Sir closed the book. There were tears in his eyes. He appeared to be overcome with emotion.
"In this fashion this art form has suffered, expired and been resucitated. What else is there to say ? All of us who are now engaged in this art have done many punyams in our last life. Do you know what Abhinava Gupta says ?
"A modicum of delicate dance, of Lasyam, is enough. Devi is ever and always satisfied"
"With a little tandavam, Shiva with his ganas or attendants stands fulfilled"
A little dance is all that is required to make Him happy. How simple - just a little dance !
Sir had again peaked in his emotion.
"Dear students, meet George Master. Biju Eranius George. Father Francis Margosa's student. He has had formal training in Bharata Natyam, Odissi and Kuchipudi. He is involved in the Kalaippannai institution in Trichy. He takes classes for art students at the international level at many art schools. He is my friend of long standing".
After the introduction by Madam Director, with a smile playing all over her face, George Master stood up and greeted us with a bow. He looked slim and energetic in a yellow kurta. Generally the faces of male dancers in the Indian tradition combined masculine robustness with feminine charm. This was a distinct attraction. But George Master's moustache-less face was a study in vapidity.
"Then this here is Mrs David. Mrs Rajakumari David running a well-known dance school in New York.
She learnt Bharata Natyam under Senior Guru Shanmughasundaram Pillai. After he passed away she is the inheritor, so to speak, of his style of dance".
Mrs David smiled in a friendly fashion. She was probably around the same age as the elder ladies in our institution. However with her orange churidar and her coquettish talk one was tempted to call her Akka. Her hair, cut short and combed down, pressed dutifully against her shoulder like an obedient friend. Generous make-up was apparent in her made-up eyebrows, cheek and lips.
Madam Director continued, "Quite a lot remains to be said about these two people. But they are, after all, going to be with you people for a few more weeks. So you will yourself learn this".
We were going to perform and demonstrate in a few weeks a novel work of art that was the handwork of these two persons. This grand performance organised by Kalakendra was going to be a novel work of choreography based on a hitherto unknown tradition. Not all students could gain this opportunity. I and Malathi got this opportunity. Our happiness knew no bounds.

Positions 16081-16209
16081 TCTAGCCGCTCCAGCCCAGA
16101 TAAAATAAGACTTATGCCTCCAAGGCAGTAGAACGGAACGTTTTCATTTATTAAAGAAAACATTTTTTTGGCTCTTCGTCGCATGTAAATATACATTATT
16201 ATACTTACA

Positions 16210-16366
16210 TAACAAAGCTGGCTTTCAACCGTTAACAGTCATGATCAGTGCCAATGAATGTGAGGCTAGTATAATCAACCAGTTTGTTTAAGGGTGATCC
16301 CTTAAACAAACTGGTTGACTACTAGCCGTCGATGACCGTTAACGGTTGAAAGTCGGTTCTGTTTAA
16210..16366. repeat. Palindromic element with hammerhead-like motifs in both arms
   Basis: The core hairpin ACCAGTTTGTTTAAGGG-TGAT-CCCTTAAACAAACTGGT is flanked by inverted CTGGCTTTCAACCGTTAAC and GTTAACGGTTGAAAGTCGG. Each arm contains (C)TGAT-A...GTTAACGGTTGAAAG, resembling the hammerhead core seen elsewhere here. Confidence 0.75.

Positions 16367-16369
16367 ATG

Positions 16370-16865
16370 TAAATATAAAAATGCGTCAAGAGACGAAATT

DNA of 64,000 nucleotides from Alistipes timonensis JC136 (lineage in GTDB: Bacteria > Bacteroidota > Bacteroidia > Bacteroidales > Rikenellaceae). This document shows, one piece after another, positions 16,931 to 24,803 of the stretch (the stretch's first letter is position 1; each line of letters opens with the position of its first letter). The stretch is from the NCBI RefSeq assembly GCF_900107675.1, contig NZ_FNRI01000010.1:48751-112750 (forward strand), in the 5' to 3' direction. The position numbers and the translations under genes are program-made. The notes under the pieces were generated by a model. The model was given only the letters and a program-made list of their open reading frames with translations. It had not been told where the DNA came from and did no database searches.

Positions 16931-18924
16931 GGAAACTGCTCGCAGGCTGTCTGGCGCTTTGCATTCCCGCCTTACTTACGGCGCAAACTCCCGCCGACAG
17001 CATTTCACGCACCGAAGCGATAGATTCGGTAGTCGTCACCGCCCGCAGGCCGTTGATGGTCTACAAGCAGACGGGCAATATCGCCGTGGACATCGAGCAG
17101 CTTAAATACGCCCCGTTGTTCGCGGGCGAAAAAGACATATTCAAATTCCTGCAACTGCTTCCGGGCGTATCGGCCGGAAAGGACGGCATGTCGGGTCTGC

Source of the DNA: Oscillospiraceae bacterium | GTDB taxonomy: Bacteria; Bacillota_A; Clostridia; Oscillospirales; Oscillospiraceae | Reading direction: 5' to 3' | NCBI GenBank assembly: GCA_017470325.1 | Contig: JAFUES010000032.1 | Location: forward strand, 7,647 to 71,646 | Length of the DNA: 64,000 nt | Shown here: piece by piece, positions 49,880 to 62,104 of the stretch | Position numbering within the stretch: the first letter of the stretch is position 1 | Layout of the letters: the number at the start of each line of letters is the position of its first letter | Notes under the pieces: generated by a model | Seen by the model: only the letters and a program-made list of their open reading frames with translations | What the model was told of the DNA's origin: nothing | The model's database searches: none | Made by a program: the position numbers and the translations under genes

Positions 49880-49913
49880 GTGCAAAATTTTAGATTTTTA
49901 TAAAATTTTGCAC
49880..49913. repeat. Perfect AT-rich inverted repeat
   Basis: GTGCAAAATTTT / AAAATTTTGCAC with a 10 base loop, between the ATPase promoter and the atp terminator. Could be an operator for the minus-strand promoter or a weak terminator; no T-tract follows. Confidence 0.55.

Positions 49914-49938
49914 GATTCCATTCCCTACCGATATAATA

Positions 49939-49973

The evening rays were shining through the tree branches. Intermittent birdsong usual for that time of the evening could be heard in the backdrop of the sound of the dancers' anklet bells. Female students with the rustle of their dupattas drawn up tautly were walking by. The wind was endearingly playing about with their hair locks.
Pathos-filled violin strains floated up in the air. Even as the rehearsal got underway we became aware that this was a "theme" about which we had never heard before. The lyrics and songs seemed strange.
"Please demonstrate a devahastham dear".
On the request of Mrs David, Malathi stood in lissome fashion and gracefully showed the abhaya hastha mudra.
No, this was not OK.
Mrs David was not satisfied. She did not like the kati hastham or the varada hastham either.
"George, do you observe that there are shortcomings in all these hastha mudras ? Where is the emotion and the feeling we ask for ?"
George Master nodded his head. "Our precursors in art have already applied their mind to this. Particularly my guru Father Margosa. Look here...".
George Master pulled out a heavy tome from his bag and started turning the pages. It was a book on Bharata Natyam. But it carried pictures of new mudras that we had never seen.
Master pointed out a picture showing the small finger of each hand held horizontally and vertically against each other.
This was the Holy Cross mudra.
"Wonderful", exclaimed Mrs David. We looked back at our teachers. The faces were deadpan.